Microsoft has just announced that Microsoft Edge of Linux is available for download in the Dev channel, thus allowing users on the platform to finally try out the software giant’s Chromium-based browser.
“With this release, Microsoft Edge is now available for all major desktop and mobile platforms. We’re particularly excited to offer web developers the same consistent and powerful web platform and developer tools as on macOS or Windows, so you can build and test in your preferred environment and be confident in the experience your customers will have on other devices. For security researchers, we’re now also accepting submissions for the Microsoft Edge Bounty Program on Linux,” Microsoft explains.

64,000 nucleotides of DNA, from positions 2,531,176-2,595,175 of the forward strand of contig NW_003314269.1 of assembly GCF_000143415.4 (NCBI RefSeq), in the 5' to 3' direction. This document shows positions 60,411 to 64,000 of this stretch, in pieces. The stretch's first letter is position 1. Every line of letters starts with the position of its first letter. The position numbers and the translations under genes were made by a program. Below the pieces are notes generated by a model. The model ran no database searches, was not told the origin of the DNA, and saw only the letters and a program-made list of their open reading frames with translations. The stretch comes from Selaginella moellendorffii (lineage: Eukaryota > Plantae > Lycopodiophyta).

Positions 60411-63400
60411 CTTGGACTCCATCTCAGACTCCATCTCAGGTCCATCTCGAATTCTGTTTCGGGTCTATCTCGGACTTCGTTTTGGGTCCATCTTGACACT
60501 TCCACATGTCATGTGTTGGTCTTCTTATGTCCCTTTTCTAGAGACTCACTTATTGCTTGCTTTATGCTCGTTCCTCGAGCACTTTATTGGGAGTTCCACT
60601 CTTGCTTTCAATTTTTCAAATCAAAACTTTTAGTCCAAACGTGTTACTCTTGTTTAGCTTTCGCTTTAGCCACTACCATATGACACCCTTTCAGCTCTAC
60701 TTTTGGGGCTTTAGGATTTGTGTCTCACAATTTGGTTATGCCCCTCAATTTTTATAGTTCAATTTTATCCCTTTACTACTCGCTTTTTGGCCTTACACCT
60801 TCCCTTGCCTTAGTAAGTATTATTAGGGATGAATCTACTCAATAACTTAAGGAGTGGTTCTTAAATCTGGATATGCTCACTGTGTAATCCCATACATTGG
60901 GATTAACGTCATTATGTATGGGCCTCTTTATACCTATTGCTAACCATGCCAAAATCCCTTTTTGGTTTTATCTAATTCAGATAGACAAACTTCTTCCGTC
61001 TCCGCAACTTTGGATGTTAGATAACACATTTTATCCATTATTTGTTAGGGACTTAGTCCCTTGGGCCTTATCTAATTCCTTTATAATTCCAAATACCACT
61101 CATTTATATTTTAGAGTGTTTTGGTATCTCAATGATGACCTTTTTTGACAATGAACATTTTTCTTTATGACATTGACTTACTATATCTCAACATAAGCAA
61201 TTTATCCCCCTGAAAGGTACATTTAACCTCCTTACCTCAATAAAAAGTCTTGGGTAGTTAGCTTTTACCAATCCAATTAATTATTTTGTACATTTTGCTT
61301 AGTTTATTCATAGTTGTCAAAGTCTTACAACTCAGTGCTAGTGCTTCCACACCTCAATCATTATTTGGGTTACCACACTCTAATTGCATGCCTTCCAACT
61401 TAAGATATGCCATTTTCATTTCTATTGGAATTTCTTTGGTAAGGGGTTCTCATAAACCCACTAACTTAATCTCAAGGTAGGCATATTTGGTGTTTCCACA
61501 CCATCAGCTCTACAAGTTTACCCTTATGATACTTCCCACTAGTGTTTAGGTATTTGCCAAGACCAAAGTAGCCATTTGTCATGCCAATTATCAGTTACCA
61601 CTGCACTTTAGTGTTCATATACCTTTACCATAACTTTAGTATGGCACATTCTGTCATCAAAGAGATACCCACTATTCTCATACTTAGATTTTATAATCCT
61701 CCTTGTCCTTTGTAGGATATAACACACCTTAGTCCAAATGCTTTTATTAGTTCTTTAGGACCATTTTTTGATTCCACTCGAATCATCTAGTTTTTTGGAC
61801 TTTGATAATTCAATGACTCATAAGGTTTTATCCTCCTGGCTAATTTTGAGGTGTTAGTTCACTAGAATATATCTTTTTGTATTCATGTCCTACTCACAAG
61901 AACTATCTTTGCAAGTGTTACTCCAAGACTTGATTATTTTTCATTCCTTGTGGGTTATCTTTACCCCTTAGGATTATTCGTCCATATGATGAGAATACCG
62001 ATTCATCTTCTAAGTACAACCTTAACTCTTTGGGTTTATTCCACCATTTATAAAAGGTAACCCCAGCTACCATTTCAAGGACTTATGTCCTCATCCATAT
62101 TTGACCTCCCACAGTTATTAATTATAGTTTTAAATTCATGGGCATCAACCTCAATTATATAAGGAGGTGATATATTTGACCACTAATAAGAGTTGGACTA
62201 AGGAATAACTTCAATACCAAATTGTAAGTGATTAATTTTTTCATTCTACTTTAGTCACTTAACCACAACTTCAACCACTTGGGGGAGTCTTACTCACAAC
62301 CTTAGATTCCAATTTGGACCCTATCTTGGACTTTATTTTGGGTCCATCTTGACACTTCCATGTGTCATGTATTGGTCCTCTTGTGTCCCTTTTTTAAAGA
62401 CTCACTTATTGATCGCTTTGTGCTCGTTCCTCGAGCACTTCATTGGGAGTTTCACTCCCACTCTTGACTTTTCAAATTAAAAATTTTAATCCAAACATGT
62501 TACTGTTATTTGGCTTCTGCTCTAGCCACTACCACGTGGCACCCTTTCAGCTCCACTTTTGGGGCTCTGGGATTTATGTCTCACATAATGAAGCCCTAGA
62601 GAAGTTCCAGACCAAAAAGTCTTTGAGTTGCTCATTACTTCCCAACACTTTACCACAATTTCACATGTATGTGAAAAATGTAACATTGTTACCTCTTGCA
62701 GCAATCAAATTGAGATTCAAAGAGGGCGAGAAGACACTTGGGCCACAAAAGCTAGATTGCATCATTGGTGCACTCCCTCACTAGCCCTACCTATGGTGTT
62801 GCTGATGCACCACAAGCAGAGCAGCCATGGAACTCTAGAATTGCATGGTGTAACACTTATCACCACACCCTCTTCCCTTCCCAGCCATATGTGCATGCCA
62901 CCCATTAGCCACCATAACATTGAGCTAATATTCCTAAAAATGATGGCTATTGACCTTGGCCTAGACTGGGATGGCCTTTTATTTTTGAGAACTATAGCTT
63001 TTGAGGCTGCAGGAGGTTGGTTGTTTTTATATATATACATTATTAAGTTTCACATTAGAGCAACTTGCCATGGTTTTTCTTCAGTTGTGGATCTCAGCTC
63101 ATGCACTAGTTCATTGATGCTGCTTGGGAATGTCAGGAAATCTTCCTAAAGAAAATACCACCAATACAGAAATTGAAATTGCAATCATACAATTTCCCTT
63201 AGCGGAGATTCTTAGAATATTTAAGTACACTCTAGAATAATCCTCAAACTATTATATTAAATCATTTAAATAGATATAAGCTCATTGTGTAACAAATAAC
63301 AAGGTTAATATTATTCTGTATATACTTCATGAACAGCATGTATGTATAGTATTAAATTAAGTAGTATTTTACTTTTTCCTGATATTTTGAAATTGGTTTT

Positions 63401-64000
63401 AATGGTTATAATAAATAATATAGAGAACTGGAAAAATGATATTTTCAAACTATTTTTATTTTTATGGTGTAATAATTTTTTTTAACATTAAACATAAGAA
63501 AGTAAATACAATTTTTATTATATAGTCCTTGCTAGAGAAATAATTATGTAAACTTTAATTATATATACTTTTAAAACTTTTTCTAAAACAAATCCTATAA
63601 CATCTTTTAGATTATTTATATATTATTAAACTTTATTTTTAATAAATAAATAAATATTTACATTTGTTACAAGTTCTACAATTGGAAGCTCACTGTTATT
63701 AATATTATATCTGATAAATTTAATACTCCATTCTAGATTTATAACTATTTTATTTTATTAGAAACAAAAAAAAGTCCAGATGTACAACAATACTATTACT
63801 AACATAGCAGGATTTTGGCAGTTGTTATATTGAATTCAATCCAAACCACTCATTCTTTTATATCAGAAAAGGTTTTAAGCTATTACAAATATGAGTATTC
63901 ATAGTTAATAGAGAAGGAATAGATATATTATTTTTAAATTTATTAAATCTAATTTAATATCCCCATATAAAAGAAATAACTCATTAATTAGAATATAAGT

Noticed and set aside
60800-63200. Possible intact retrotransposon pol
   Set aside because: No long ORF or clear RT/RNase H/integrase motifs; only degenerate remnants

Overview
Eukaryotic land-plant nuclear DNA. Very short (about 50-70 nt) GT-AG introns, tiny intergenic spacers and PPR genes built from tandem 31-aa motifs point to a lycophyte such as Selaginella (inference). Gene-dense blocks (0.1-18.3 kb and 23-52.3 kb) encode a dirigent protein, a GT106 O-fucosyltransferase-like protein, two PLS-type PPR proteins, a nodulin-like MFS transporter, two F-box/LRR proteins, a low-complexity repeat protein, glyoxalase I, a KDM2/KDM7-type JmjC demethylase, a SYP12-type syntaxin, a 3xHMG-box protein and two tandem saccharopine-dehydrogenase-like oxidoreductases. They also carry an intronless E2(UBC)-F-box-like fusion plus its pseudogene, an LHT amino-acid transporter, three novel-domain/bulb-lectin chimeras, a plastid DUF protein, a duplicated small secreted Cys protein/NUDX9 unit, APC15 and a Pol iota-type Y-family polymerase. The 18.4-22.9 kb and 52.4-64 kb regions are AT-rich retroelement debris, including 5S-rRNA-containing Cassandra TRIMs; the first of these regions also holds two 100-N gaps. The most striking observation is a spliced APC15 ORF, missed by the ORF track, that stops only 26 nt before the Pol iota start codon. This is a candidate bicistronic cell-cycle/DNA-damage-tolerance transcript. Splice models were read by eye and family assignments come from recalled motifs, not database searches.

The first preview builds of Microsoft Edge for Linux can be installed on Ubuntu, Debian, Fedora, and OpenSuSE. Microsoft says that its Dev builds aimed at Linux would be updated according to the company’s typical calendar, which means that new versions will be released every week.
Linux updates every week
As part of Microsoft’s release strategy, the Canary branch is refreshed every day, while the Dev channel receives updates on a weekly basis. Beta and stable builds are updated every six weeks.
“There are two ways to get started with Microsoft Edge on Linux. The simplest approach is to download and install a .deb or .rpm package directly from the Microsoft Edge Insider site – this will configure your system to receive future automatic updates. If you prefer, you can also install Microsoft Edge from Microsoft’s Linux Software Repository using your distribution’s standard package management tools,” Microsoft explains.
With the Linux release, Microsoft Edge is now available on all major operating systems. Thanks to the migration to Chromium, Edge can be installed on Windows 7, Windows 8, Windows 8.1, Windows 10, macOS, and Linux.